1. Yes, I was going to reply that chicken livers are just as easy as fried eggs and just about as quick for those busy mornings. Very satisfying!!!

  67. Make a meal in the crockpot overnight so it’s ready for breakfast the next morning, or make an easy meal the night before and stick in the refrigerator. As for mixing up the recipes, there are so many paleo recipe sites out there. Fastpaleo.com is a great one.

  68. I think i got this recipe from a comment section somewhere on MDA, so if it was you, thanks!

    When we’re craving sweeter stuff in the morning, I’ll blend a ripe banana in with 5 or 6 eggs, add cinnamon and a little vanilla and then fry it just like scrambled eggs–it’s a little more brown and takes a hair longer to cook all the way through. Tastes just like banana bread but without all the flour.

    I cover it in butter, my four year old dips it in a tiny bit of honey. Really really good!

  69. I love Fage Total yogurt for breakfast, especially with a few nuts and berries. And if you want something a little more savory, try it with a drizzle of extra-virgin olive oil and some cracked black pepper. I also love fish for breakfast – smoked salmon, kippered herring, trout, etc.

    As for food fatigue at other times, I don’t think it could ever happen to me. All the different cuts and organs of beef, pork, lamb, and chicken that are readily available, plus fish, shellfish, the occasional game from hunter friends, fresh, seasonal vegetables, home-made stock and sauces, etc. It’s just a matter of deciding that it’s worth the time to cook well. Early man devoted almost all of his waking hours to procuring and preparing food, but now we just go to an office for 8 hours to get the equivalent in money. So many people claim to not have the time to cook, but for me it’s one of the most basic of all tasks, and one of the most pleasurable.

    1. I have a lot less time than most (trust me); there is time to cook if try…

  70. Almond flour pancakes (made with coconut milk and egg), with butter and a little raw honey makes for a nice breakfast treat and a change of pace, although I can eat eggs exclusively for breakfast (and I had a big ass omelette for dinner last night.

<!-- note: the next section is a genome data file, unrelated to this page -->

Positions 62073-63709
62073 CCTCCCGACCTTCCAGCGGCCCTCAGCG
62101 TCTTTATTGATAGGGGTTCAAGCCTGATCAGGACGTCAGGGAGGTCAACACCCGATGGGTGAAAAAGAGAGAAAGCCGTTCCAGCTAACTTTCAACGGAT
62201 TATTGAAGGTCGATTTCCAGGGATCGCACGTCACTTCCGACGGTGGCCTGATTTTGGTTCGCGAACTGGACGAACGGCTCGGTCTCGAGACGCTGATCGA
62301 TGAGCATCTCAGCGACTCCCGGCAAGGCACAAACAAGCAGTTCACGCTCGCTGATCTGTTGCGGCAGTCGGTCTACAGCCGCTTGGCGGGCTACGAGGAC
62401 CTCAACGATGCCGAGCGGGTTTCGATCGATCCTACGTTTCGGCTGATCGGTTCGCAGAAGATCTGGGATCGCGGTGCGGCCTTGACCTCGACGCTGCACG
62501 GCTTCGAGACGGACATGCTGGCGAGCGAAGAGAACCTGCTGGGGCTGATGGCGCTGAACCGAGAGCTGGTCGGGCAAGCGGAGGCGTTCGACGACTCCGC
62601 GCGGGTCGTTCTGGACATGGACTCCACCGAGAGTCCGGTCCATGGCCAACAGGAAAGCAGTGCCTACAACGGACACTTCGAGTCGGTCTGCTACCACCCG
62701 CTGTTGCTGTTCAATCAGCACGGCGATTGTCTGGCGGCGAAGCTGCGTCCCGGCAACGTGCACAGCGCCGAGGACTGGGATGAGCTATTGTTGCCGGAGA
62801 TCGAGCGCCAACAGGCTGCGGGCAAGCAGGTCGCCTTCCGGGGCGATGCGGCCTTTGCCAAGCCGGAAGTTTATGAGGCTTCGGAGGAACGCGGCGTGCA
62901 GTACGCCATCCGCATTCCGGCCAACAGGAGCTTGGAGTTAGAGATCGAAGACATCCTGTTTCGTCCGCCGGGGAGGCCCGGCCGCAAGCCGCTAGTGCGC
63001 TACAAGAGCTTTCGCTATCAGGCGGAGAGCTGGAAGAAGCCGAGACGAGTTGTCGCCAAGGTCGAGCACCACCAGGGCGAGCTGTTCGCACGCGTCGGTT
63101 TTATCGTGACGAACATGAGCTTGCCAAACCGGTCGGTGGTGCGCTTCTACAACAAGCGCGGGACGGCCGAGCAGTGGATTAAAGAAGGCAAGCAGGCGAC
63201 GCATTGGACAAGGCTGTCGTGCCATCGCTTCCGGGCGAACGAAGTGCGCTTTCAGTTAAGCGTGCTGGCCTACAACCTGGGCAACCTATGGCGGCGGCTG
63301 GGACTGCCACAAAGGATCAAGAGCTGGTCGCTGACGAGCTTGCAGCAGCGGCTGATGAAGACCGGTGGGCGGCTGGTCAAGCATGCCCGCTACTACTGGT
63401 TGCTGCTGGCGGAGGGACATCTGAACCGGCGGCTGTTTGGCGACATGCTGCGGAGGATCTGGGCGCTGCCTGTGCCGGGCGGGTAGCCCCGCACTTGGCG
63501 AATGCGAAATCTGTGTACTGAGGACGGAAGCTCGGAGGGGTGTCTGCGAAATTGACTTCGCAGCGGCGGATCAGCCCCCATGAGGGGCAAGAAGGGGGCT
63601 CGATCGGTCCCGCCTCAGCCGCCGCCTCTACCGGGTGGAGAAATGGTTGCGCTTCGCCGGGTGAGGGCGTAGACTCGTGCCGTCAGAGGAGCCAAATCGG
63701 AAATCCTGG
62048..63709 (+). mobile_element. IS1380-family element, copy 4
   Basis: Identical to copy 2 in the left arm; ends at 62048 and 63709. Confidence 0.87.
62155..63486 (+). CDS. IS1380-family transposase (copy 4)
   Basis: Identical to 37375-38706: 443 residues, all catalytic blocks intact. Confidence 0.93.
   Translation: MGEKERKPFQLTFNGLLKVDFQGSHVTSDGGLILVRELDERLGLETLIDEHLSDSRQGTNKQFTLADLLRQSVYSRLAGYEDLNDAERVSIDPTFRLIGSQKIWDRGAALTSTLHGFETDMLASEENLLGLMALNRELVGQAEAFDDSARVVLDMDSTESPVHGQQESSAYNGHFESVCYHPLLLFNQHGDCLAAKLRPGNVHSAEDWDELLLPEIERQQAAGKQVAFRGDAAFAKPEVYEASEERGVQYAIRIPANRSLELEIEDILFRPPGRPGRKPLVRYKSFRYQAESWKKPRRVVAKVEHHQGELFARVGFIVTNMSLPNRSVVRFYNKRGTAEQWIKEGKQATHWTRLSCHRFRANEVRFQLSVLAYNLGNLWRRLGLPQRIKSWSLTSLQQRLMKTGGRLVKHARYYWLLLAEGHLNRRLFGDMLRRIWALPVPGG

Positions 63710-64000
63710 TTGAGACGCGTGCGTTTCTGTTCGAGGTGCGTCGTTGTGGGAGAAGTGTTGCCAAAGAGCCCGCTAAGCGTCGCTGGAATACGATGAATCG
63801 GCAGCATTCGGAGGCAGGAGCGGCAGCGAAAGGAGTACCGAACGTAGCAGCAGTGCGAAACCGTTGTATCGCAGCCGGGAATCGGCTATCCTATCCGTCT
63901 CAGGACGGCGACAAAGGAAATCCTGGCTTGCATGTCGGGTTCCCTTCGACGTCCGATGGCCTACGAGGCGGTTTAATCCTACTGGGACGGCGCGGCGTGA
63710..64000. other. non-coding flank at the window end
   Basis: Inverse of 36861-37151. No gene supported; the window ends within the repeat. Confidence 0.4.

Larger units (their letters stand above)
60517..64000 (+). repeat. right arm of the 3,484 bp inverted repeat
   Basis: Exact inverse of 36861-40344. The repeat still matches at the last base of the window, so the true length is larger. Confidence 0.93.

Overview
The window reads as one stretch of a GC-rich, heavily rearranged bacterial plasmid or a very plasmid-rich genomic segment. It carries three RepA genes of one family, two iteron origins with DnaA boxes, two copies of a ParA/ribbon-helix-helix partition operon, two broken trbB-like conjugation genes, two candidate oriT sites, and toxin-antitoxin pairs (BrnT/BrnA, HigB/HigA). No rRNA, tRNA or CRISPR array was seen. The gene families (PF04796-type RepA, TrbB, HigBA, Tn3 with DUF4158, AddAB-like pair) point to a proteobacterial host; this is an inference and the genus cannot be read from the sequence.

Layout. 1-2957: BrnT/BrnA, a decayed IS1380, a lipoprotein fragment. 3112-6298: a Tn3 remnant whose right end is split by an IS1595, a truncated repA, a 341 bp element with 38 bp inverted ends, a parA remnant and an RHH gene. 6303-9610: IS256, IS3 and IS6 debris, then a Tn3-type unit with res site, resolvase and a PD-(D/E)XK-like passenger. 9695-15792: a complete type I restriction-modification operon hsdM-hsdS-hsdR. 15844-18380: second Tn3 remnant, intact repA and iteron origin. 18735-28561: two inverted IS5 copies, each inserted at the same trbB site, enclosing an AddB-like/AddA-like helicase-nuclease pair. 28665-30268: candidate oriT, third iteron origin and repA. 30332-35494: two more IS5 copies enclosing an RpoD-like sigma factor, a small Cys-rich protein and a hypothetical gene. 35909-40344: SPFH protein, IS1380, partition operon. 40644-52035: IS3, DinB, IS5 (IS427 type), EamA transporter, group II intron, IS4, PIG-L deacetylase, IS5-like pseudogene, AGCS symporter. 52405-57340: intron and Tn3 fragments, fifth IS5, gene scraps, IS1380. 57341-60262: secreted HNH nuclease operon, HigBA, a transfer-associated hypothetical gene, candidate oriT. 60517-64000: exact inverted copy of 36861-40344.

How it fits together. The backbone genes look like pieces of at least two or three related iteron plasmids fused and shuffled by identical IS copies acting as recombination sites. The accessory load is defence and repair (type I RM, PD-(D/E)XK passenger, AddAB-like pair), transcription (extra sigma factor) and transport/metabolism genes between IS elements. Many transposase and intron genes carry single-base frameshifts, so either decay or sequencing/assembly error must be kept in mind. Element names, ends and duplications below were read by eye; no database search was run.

beat two eggs with about 1/2 cup or so of coconut milk lightly (adjust coconut milk depending on how thick you like your pancakes. Add 1 cup almond flour and 1 teaspoon baking powder, and a dash of salt. Throw in some walnuts or some other kind of nut (or dark chocolate!) if you like.

    Sauteed chicken hearts are also great, but someone else who frequents the same meat market as me is buying up all the chicken hearts before I can get to them!!! The Butchers joke about us, and wonder which one us of will find them first.

    1. In my university days a dorm mate burst into me and my flatmates room and yelled, “Chicken Heart!” He had one of his testicles in his clenched fist, and he squeezed it so it pulsated.

      To this day as I eat hearts for my CoQ10 I laugh.

  71. A couple of months ago, I got pretty tired of eggs, so I invented what I call the British Breakfast. It’s especially good in this season.

    Preheat oven to 325F. In a cast iron skillet, cook a few slices of bacon on the stovetop until they’re barely done. Push bacon to the side of the skillet, then place slices of an apple and raw walnuts in the skillet and place the whole skillet in the oven for 5 minutes. Then take the skillet out and turn the apples over and mix up the walnuts. If desired, put some cinnamon on the apples and let it sit in the skillet for another minute or two. It’s perfect with a cup of earl grey, and (if you eat dairy) a few slices of aged cheese.

    1. You can also try some other kinds of meat. I’ve done this with a couple of chicken sausage patties and it’s turned out well.